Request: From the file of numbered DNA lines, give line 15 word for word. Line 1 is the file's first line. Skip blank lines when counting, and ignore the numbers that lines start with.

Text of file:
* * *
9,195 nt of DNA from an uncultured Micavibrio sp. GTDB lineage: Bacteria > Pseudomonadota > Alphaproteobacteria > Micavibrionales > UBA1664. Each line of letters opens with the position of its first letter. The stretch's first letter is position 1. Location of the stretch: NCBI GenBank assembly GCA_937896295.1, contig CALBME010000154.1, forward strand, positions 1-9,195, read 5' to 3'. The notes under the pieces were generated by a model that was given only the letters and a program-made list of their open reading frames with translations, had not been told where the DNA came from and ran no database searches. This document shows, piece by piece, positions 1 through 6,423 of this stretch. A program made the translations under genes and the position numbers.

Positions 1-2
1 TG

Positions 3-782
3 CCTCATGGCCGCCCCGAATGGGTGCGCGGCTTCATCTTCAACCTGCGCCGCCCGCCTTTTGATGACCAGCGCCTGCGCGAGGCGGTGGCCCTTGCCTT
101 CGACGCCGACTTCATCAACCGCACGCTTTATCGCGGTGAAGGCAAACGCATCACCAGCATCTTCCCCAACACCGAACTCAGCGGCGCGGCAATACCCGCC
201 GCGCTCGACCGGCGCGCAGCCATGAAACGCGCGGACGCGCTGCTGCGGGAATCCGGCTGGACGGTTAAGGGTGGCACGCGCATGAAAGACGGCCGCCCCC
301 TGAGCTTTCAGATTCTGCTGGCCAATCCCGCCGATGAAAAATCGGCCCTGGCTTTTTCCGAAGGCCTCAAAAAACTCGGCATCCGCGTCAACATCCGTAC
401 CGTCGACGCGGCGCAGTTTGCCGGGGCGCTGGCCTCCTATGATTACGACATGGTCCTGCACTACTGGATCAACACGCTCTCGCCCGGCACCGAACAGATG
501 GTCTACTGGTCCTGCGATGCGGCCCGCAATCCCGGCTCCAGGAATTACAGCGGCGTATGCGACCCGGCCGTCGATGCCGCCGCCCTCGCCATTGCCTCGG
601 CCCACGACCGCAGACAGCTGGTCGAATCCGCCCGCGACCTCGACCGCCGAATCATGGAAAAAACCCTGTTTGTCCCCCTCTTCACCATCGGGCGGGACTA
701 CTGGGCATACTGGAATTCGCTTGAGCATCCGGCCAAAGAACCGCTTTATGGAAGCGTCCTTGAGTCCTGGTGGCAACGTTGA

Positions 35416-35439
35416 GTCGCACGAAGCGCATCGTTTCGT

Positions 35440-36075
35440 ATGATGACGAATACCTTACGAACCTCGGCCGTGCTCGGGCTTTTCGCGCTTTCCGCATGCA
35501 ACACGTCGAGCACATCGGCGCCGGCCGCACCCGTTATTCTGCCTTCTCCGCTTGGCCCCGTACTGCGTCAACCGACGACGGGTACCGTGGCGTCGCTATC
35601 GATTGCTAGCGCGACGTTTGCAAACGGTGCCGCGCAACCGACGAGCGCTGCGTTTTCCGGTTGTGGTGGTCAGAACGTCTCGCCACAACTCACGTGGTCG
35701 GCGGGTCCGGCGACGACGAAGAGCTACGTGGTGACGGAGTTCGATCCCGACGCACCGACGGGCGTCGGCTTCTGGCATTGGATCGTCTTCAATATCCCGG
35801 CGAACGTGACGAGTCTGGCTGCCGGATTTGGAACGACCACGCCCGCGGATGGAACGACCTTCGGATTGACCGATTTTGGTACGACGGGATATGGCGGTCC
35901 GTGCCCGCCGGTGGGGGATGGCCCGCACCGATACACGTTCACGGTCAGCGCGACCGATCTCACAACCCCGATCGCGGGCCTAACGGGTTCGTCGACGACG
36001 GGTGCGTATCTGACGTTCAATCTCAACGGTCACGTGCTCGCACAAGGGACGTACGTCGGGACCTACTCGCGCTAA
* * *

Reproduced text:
Positions 35440-36075